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  • Pujols article

    JUPITER, Fla. -- Albert Pujols did us all a favor last month. He gave us a simple, round number that everyone could remember. That would be $100 million, the value of the mega-contract he signed in February. Enjoy it now, because pretty soon he'll get back to putting up, as they sometimes say in baseball, "crooked numbers" on a regular basis.

    Numbers like .359, 137, .667 and 114. If you follow the Cardinals regularly, you may have already committed those to memory -- they're Pujols' batting average, runs scored and slugging percentage from last year, and his career homers, respectively. The problem is that soon they'll be joined by even more mind-boggling figures.

    Statistically, Pujols resembles no one quite so much as Joe DiMaggio. It's heretical in some quarters to invoke the name of the great Joe D when speaking of a current player. Yet no one since the Clipper has shown such a combination of batting average, power, and low strikeout totals so early in his career.

    Pujols -- who at this point lacks a nickname quite as aesthetically pleasing as the Yankee Clipper -- doesn't strike out as rarely as DiMaggio did, but for a power hitter in this era, he makes incredible contact. And he's getting better at it, while drawing a few more walks each year.

    Using "similarity scores," a concept introduced by Bill James, it's clear -- no player in baseball history has been more similar to DiMaggio at age 21, 22 or 23 than Pujols. And vice versa.

    For what it's worth, here are the 10 players whose career paths most resemble Pujols' at the age of 23: DiMaggio, Jimmie Foxx, Hal Trosky, Joe Medwick, Hank Aaron, Vladimir Guerrero, Frank Robinson, Orlando Cepeda, Ted Williams and Stan Musial. Eight of those guys are in the Hall of Fame. A ninth one, Guerrero, will probably be by the time he's done.

    It's the kind of performance that led manager Tony La Russa last summer to call Pujols the best player he's ever managed. It's a three-year start to a career that, in some ways, no one has ever matched. With a .300 average, 30 homers, 100 runs and 100 RBIs in each of his three campaigns, Pujols has reached unprecedented milestones at this point in his career.

    "Albert has demonstrated in his first three years the type of player he is," said Cardinals general manager Walt Jocketty. "And if you watch the way he prepares himself, the kind of focus he has, he's ready for each game and each season. We know that Albert's going to continue to have that ability to work hard and keep working to be the best player he possibly can."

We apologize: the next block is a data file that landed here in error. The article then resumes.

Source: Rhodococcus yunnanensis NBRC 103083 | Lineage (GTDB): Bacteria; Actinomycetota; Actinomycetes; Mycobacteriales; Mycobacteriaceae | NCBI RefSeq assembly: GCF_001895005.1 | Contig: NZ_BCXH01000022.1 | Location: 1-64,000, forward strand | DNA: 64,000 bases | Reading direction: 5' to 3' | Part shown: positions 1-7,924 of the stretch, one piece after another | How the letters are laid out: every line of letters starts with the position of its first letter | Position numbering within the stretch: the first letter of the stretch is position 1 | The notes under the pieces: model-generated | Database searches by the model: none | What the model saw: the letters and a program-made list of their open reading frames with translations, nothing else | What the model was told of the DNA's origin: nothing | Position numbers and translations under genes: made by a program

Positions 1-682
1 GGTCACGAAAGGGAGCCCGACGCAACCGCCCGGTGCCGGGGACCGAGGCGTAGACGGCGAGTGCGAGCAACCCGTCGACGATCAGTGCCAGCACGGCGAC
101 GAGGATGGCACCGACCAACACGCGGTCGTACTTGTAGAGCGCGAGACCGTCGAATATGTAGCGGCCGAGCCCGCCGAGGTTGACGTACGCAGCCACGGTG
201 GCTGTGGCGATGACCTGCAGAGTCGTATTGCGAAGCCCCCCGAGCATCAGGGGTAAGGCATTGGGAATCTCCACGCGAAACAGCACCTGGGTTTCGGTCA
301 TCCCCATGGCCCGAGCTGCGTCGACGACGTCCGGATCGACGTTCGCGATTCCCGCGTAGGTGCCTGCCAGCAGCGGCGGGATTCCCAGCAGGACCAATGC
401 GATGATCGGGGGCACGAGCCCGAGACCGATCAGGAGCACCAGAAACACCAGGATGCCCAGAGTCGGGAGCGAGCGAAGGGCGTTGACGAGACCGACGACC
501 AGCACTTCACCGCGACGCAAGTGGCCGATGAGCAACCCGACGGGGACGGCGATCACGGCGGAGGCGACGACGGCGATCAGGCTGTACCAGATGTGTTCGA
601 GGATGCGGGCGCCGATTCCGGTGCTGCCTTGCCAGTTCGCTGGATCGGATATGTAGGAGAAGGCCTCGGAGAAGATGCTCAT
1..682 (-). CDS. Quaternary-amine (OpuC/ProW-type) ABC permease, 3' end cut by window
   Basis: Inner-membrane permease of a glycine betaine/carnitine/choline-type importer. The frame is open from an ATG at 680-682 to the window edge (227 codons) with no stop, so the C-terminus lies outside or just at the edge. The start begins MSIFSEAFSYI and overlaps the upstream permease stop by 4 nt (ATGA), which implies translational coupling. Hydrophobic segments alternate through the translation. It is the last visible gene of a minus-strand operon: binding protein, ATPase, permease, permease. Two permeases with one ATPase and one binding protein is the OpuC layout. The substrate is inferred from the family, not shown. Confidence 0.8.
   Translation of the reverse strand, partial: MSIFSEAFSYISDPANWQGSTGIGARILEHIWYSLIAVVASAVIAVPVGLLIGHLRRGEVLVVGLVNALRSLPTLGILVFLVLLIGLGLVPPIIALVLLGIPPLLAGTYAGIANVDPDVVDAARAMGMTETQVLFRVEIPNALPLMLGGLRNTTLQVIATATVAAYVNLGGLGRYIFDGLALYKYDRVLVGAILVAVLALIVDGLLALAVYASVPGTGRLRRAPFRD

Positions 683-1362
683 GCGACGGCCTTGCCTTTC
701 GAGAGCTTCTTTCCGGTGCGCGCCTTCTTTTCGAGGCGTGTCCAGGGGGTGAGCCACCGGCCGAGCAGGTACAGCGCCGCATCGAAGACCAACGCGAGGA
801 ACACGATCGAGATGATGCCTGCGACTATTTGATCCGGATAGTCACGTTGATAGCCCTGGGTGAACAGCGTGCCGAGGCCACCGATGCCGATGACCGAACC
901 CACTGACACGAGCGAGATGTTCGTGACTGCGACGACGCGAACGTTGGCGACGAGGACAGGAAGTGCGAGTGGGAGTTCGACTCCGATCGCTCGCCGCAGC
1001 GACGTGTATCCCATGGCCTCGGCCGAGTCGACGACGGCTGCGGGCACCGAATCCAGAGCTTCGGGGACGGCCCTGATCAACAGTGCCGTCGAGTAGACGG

It's that drive and dedication that most impress observers. Pujols remains hungry. He watches incredible amounts of video and puts hours into his swing. He's even been known to duck into the clubhouse between innings to learn from an at-bat or study up on a pitcher coming into the game.

    This is a $100 million man going at it like he's trying to make the team.

    "Right now, it's not about the money," Pujols said upon signing his contract. "It's about myself getting ready for the 2004 season. ... It's about the team. If you play for this team for 20 years and you don't win a championship, it doesn't matter how much money you make. But if you win a championship, everybody's going to recognize you. That's what it's about. It's about winning."

    Two of the game's biggest prizes have eluded Pujols thus far in his brief career. That coveted World Series ring, and an MVP award. He's been runner-up to Barry Bonds in each of the past two seasons, despite being recognized as 2003 Player of the Year by both the MLB players association and The Sporting News .

    He's going to win one, though. At least one.

    DiMaggio, by the way, won his first MVP in 1939 -- his fourth season. He reached career highs by batting .381 with a .448 on-base percentage that year. Is a similar outburst in the offing for Pujols in 2004?

    At least one forecasting system (the PECOTA system used by Baseball Prospectus ) predicts a slight step back for Pujols. But prediction with a player like this may be a fool's errand, because there are so few data points for comparison. Should Pujols stay healthy -- and he's shown the ability to do that, as well as the ability to play through pain -- he ought to keep doing what he's been doing.

    Even with the security of a big contract.

    "The way I look at it is, the man's done an outstanding job of putting up numbers and he deserves whatever he got," said Jim Edmonds. "That's the way the game is nowadays. To do what he's done over three years is amazing."

    Matthew Leach is a reporter for MLB.com. This story was not subject to the approval of Major League Baseball or its clubs.
    Familiar territory, but always nice to read about our guys.

    Moon

  • #2
    Pujols is a treat to watch.
    Sometimes elections have positive consequences!

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